Regulation of steriodogenic enzyme genes

Steroid
hormones biosynthesis or steroidogenesis regulates an array of developmental and
physiological processes in the life span of an organism. The gonadal
development is preliminary controlled by steroidogenesis followed by the
hormonal regulation by the hypothalamic-pituitary axis. Steroidogenesis is a
complex process that involves a number of enzymatic processes by which
cholesterol is converted to biologically active steroid hormones, the potential
end products being the estrogens and the androgens. The biochemistry of the enzymes
involved in steroidogenesis has been reviewed in detail concerning on human steroidogenesis and its disorders
(1). Steroidogenesis, in other words, can be marked as the beginning
of cholesterol trafficking from the sub cellular stores to the mitochondria,
where by the first enzymatic conversion occurs, i.e., pregnenolone is formed by
the action of cholesterol side chain cleavage cytochrome P450 (P450scc). Steroid
hormone synthesis there by requires a number of essential enzymes namely, steroidogenic
acute regulatory protein (StAR), cholesterol side chain cleavage cytochrome
P450 (P450scc), cytochrome P450 17-hydroxylase/ C17–20 lyase (CYP17), and 3-hydroxysteroid
dehydrogenase/isomerase (3-HSD) and further more. The upstream in the steroid
hormone biosynthesis is taken care of by Steroidogenic Acute Regulatory protein
(StAR), its function being the translocation of cholesterol to the inner
mitochondrial membrane. This review summarizes the pertinent literature focussing
on the enzymatic regulation of androgen biosynthesis with special reference to
teleostean models.  

In teleosts,
two biologically important steroid mediators have been identified with
reference to spermatogenesis and sperm maturation namely, 11-ketotestosterone
(11-KT) and 17?,20?-dihydroxy-4-pregnen-3-one. Biosynthesis of these steroids
and gonadal development is controlled by the expression of steroidogenic enzyme
genes and their related transcription factors. In fishes, testosterone (T) and
11-KT are the principal androgens (2). Several studies in teleosts (Hippoglossus hippoglossus, Cyprinus carpio) depicts high levels of 11-KT during spermatogenesis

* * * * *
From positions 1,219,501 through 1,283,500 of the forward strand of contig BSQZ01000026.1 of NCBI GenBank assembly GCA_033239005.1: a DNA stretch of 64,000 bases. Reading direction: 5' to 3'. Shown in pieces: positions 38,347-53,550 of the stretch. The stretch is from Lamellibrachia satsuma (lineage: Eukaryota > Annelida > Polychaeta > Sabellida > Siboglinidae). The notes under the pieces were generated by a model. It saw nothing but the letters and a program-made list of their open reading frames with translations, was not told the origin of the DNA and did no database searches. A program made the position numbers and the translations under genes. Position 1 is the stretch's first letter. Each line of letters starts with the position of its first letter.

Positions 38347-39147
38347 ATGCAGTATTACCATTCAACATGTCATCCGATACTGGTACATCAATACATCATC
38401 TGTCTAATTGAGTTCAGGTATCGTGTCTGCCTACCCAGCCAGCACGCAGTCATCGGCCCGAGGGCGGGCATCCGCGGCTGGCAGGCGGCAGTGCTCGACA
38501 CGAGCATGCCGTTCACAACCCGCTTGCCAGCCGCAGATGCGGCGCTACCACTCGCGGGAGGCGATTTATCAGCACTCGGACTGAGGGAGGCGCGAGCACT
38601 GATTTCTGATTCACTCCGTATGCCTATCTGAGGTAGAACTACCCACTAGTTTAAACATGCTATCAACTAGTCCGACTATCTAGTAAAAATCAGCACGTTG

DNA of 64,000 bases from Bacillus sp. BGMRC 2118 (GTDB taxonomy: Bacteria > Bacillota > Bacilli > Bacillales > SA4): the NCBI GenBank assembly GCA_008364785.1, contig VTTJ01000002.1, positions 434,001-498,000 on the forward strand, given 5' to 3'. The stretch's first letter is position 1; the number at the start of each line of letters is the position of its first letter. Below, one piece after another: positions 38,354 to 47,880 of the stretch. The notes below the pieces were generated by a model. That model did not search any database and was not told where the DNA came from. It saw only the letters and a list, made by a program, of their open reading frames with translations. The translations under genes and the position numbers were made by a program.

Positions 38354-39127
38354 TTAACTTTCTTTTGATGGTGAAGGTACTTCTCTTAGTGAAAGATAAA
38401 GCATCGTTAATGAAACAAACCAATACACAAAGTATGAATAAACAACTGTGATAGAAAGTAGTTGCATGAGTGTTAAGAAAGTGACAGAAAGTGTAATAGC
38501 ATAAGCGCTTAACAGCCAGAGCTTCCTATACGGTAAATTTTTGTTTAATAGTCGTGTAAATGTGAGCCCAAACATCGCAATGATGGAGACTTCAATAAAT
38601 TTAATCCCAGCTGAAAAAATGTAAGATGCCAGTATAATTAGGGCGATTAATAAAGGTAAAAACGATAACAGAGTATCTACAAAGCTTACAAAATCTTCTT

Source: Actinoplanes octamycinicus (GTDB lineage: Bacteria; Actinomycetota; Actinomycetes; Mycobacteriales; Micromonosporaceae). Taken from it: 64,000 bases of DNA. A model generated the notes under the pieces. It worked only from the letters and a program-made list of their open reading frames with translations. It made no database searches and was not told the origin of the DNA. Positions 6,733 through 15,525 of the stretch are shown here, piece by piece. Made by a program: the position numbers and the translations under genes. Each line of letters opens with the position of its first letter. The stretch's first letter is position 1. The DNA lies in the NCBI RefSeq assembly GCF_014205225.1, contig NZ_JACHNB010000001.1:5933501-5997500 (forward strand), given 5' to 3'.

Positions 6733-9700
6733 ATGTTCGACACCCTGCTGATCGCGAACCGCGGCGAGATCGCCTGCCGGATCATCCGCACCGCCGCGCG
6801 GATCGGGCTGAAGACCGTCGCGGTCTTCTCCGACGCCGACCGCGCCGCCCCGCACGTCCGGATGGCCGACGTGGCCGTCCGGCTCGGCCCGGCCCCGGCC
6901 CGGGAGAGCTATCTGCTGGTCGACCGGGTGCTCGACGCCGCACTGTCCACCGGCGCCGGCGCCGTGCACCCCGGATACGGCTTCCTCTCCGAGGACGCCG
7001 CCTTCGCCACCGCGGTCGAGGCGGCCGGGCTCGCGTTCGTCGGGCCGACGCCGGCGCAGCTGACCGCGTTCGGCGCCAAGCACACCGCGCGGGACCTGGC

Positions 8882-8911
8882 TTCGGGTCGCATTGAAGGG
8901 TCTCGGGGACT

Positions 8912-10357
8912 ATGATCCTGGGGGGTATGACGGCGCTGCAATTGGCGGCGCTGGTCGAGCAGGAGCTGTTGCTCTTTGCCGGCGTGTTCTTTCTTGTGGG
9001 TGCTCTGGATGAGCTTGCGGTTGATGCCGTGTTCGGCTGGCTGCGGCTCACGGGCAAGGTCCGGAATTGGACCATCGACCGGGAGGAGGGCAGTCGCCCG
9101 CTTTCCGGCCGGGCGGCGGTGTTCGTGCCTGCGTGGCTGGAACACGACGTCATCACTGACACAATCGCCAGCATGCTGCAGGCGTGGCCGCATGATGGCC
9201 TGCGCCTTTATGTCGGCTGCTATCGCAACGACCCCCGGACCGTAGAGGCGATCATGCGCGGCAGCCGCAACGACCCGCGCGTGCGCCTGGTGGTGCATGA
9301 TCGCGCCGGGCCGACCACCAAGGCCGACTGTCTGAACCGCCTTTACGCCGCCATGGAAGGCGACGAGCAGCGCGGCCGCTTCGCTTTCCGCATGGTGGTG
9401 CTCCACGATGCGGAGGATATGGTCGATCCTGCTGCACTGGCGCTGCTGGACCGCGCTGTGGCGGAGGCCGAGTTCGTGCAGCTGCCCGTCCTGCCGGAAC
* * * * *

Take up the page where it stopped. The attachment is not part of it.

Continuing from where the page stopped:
as compared to T implicating former’s potential role in spermatogenesis
progression (3, 4) and inducing male sex phenotype, secondary sexual
characteristics and female-to-male sex-reversal (5). This prompted
researchers to speculate whether 11-KT could pilot testis formation from
bipotential gonad during critical period of sex differentiation, similar to
estradiol-17?, whose presence in juvenile fish favours ovarian development (6,
7, 8). However, the role of 11-KT seems to have no role testis
determination so also T (9). Nevertheless, testicular growth,
spermiation and recrudescence are essentially regulated by 11-KT and T in
teleosts. Factors responsible for sperm maturation are largely unknown except
for the identification of activin and inhibin playing critical role in
spermatogenesis using eel and zebrafish models. In lower vertebrates including
catfish, multiple forms of dmrt1, sox9 and wt1 have been identified that play crucial role in
gonadal differentiation wherein dmrt1
influences female to male sex reversal (10, 11). Previous study also
suggested that 11?-hsd promoter is
controlled dominantly by the binding of Sox3 with a moderate influence of Wt1
that regulates testicular development and recrudescence (12). In
spite of these, distinct information pertaining to factors or genes and their
interactions during testicular growth and recrudescence are not clear. Thus,
understanding the regulation of steroidogenic enzyme genes directly or
indirectly involved in T and 11-KT production seems critical to address the
molecular mechanisms of spermatogenesis with special reference to fish
reproduction. 

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